Mountain Brook Leadership Class Honors Suzan Doidge with Bench and Paint

Suzan Doidge, executive director of the Mountain Brook Chamber of Commerce, announced this spring that she will be retiring at the end of September.

“After 14 years, it’s time,” Doidge told Village Living in March.

And students at Mountain Brook High School in the 2021-22 Mountain Brook Leadership Class — co-sponsored by the chamber, city, and Mountain Brook Schools — felt it was time for them to honor Doidge.

After all, Doidge has been crucial to LMB’s success in the 14 years since the class began, said Margaret Denton, who teaches the LMB class and other business courses at MBHS.

Doidge is not only committed to LMB, but also “goes above and beyond to ensure that students have a wonderful experience and can truly grow as individuals while in this class,” Denton said.

LMB students honored Doidge for the first time at a meeting of Mountain Brook City Council on May 9.

“I was completely taken aback by that,” Doidge said. “The leadership class was finishing up their presentations to the board, and the next thing I hear is my name.”

On May 10, they held a ceremony on the lawn near the Crestline Village chamber offices in which they dedicated a bench named after Doidge and presented him with an original watercolor painting by artist Porter Rivers.

“That was the second part of the surprise, being recognized with a bench in my honor and receiving a watercolor from the bench will be something I will cherish forever,” Doidge said.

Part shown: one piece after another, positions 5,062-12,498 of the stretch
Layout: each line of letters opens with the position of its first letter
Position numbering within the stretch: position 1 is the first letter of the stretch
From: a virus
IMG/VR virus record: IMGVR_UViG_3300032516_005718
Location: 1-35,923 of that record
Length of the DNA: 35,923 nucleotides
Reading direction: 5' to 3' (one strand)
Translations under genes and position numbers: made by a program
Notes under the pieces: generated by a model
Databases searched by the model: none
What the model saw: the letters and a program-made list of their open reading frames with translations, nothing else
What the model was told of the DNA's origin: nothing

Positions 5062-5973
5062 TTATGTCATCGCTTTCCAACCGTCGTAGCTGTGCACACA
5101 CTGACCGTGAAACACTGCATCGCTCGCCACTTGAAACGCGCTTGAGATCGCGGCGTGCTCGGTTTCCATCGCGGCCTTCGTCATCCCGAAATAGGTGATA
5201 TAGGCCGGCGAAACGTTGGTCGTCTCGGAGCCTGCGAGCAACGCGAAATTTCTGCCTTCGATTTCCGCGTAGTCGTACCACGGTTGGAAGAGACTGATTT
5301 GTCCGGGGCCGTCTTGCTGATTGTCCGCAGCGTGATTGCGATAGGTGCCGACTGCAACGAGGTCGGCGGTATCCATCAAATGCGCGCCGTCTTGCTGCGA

Denton said his students wanted to honor Doidge.

“Since the start of this school year, this class has truly loved, respected and admired Suzan,” Denton told Village Living in June.

“They also know how much Suzan helped me transition into the role of LMB teacher and make this school year a success,” said Denton, an MBHS graduate who just completed her first year of college. teaching there.

The students brainstormed and sent some ideas to City Manager Sam Gaston for input.

“I think a bench was one of the original ideas, but the students wanted to… make it as spectacular as [Doidge] is,” Denton said.

The students raised funds to fund the project with the help of Assistant City Manager Janet Forbes.

“We got together and compiled a list of chamber members, city hall employees, Junior Chamber board members, and past board chairs, and the students helped me to write an email to send out to collect donations,” Denton said. “Students also went door-to-door with village merchants to raise funds. Of course, with someone as beloved as Suzan, the response has been overwhelming.

The watercolor painting, which has the names of the project’s donors on the back, is a rendering of what the area near the bench will look like after some additional landscaping is complete, Denton said.

« Janet [Forbes] and I was trying to think of a creative way to let Suzan know about everyone who donated to her pew without just writing their name on a card – something commemorative that she could keep,” she said. declared.

“There’s no better person to work with than Suzan Doidge,” Denton said.

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